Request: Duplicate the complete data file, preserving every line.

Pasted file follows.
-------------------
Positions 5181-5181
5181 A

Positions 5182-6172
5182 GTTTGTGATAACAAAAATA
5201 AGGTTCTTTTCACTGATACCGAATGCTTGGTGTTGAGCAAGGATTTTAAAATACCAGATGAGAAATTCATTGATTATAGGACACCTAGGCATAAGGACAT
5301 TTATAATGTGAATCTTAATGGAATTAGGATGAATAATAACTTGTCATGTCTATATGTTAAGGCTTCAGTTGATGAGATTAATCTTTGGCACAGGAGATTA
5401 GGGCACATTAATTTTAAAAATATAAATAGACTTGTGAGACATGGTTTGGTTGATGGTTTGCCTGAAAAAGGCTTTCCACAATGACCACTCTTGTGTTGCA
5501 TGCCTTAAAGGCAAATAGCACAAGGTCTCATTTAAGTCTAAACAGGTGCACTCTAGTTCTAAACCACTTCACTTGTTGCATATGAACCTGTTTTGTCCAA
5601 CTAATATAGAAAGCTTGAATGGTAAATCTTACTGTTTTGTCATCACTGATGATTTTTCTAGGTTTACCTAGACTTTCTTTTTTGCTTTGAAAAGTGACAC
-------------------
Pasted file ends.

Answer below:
Positions 5181-5181
5181 A

Positions 5182-6172
5182 GTTTGTGATAACAAAAATA
5201 AGGTTCTTTTCACTGATACCGAATGCTTGGTGTTGAGCAAGGATTTTAAAATACCAGATGAGAAATTCATTGATTATAGGACACCTAGGCATAAGGACAT
5301 TTATAATGTGAATCTTAATGGAATTAGGATGAATAATAACTTGTCATGTCTATATGTTAAGGCTTCAGTTGATGAGATTAATCTTTGGCACAGGAGATTA
5401 GGGCACATTAATTTTAAAAATATAAATAGACTTGTGAGACATGGTTTGGTTGATGGTTTGCCTGAAAAAGGCTTTCCACAATGACCACTCTTGTGTTGCA
5501 TGCCTTAAAGGCAAATAGCACAAGGTCTCATTTAAGTCTAAACAGGTGCACTCTAGTTCTAAACCACTTCACTTGTTGCATATGAACCTGTTTTGTCCAA
5601 CTAATATAGAAAGCTTGAATGGTAAATCTTACTGTTTTGTCATCACTGATGATTTTTCTAGGTTTACCTAGACTTTCTTTTTTGCTTTGAAAAGTGACAC